Walking emissaries, fake passports, missing lawyer: how the Mizo Accord happened
Swaraj Kaushal had successfully defended George Fernandes, who would go on to become India's defence minister, in the Baroda Dynamite case during the Emergency. But when he was approached by the People's Union for Civil Liberties to represent Laldenga in 1979, the lawyer was sceptical. Laldenga was the leader of the insurgent outfit Mizo National Front and had been put in jail on the orders of the then prime minister Morarji Desai.
"I was reluctant since I did not want to be seen as doing only these kinds of cases," recalls the senior Supreme Court advocate. "No lawyer was willing to represent Laldenga since he did not have money."
Kaushal, however, not only secured Laldenga's release, he later played a key role in the negotiations between Mizo insurgents and the government, which culminated in the Mizoram Accord of 30 June 1986. After Laldenga's regime fell and he was thinking of going underground, Kaushal was sent to the state as governor as a confidence building measure.
After entering into peace talks with the government, Laldenga's started to get monthly allowances. These stopped with his arrest. Not just this, Morarji had given him an ultimatum: "Surrender or I will put you in jail." Kaushal feels it was a "betrayal" of the government's promise that if the talks failed, the Mizo leader and his family would get safe passage.
"Laldenga had been given an accommodation in South Delhi's Gulmohar Park. Then all of a sudden all support vanished. And his family was left to fend for itself. All they had was an old jeep they had bought from Mayapuri, the resting place for vehicles that had crossed their age," Kaushal recalls. It was at that time that they approached Kaushal, saying the lawyer they had engaged had disappeared and if he could help them "for a day or so".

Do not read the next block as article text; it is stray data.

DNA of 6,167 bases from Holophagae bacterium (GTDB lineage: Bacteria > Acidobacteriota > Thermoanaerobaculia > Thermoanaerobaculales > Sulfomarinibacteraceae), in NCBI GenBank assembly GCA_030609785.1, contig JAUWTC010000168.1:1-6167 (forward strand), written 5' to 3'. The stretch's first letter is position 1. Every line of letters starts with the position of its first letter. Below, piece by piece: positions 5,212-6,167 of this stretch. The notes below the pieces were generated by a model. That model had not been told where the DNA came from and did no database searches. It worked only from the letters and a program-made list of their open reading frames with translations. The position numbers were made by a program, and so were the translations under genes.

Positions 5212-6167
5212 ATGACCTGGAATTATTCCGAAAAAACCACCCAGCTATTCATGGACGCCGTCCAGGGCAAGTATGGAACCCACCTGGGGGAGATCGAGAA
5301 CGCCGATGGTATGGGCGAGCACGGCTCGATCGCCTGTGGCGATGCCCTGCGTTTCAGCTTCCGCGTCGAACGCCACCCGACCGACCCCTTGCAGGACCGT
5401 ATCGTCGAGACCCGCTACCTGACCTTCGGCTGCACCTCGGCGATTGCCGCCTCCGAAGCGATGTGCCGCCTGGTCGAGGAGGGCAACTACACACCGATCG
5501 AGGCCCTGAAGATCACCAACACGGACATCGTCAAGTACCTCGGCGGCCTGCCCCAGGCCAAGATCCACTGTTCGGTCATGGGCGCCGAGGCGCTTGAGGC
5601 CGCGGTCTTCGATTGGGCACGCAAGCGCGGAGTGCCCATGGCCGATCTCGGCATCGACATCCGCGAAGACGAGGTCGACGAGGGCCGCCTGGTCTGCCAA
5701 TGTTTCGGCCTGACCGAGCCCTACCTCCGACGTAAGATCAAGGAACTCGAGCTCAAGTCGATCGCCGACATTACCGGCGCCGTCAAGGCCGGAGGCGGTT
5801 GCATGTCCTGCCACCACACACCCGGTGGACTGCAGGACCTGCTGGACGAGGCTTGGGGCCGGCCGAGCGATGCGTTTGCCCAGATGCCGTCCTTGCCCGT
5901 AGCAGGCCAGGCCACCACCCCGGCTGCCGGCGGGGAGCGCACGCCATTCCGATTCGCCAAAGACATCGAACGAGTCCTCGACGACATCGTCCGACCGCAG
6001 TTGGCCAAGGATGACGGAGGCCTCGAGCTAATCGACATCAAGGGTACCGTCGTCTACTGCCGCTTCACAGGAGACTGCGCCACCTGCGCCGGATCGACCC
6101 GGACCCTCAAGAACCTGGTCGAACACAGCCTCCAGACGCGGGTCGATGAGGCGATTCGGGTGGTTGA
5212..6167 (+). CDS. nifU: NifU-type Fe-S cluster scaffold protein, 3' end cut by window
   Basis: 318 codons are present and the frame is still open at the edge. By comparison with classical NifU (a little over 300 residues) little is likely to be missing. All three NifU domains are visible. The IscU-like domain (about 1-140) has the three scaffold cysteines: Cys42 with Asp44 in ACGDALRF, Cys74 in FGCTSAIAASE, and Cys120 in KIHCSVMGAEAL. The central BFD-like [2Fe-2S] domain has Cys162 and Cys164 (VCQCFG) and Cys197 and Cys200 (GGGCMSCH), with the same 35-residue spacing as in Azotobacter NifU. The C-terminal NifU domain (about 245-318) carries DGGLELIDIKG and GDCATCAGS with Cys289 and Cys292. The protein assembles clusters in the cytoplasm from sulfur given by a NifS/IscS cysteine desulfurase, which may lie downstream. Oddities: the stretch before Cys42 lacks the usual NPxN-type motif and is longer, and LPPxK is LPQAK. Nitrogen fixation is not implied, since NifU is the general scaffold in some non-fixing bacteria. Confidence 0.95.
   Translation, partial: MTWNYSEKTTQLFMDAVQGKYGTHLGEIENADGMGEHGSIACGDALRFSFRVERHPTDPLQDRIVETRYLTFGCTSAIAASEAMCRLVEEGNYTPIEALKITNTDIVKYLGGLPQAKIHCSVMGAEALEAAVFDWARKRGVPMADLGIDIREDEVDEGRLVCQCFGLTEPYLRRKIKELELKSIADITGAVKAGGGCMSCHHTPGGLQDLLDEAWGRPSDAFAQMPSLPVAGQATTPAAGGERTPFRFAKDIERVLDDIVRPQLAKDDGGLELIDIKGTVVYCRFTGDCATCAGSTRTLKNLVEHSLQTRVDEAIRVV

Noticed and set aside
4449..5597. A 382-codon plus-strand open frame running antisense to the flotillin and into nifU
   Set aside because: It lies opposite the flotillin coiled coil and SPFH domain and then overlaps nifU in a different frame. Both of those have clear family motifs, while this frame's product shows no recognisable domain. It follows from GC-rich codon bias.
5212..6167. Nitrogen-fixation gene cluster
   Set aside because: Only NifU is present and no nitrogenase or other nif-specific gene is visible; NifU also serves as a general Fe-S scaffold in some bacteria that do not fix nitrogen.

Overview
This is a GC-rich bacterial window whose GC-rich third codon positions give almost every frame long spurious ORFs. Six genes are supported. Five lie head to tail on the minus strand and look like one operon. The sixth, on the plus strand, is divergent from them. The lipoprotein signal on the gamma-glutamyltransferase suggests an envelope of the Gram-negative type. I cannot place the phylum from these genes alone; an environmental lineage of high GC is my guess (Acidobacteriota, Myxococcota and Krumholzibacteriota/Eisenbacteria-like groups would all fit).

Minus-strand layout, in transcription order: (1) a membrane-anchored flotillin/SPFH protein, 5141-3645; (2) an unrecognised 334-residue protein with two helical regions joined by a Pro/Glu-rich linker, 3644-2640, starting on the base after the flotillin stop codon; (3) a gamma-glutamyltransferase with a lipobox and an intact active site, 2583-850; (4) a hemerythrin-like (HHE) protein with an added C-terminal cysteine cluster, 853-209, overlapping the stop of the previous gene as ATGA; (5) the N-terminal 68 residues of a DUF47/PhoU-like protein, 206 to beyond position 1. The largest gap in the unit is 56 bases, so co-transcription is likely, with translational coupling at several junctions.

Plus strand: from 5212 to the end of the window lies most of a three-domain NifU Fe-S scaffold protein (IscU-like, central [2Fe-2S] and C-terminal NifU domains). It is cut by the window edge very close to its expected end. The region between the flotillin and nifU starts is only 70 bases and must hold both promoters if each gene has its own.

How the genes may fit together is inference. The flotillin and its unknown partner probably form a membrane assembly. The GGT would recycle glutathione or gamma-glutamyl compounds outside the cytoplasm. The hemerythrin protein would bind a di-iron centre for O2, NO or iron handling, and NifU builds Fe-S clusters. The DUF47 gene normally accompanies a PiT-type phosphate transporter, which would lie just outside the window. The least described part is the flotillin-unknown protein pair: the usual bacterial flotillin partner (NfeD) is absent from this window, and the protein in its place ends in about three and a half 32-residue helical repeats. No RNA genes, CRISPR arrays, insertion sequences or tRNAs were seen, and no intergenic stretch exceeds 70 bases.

"Later in the evening, Laldenga's son and Lalduhthlana Ralte, who is now India's ambassador to the Philippines came to my house to request if I could take up the case. The next day, I went to Patiala House court and there I met Laldenga for the first time. I didn't know anything about the Mizo insurgency. "But I saw reason in his arguments and I liked him. The following day, they did not engage a lawyer so I had to appear. And then kept on appearing, and finally managed to get him released on bail."
"But even before he could furnish his bail in the case of conspiring against India, he was arrested for possession of some foreign currency, which had been given to him by the Indian government as per his demands. I managed to secure bail, however. Guess who was approached to furnish the surety? Lalthanhawla, the current chief minister of Mizoram. The two, however, became arch enemies later."
The association Kaushal developed with Laldenga during the trial proved quite helpful during the negotiations, which eventually ushered peace into Mizoram.
On the 30th anniversary of the Mizoram Accord, Catch spoke with Kaushal about the negotiations, how peace was achieved and what lessons Mizoram holds for the still raging insurgencies in the Northeast. Edited excerpts:
How did the negotiations start?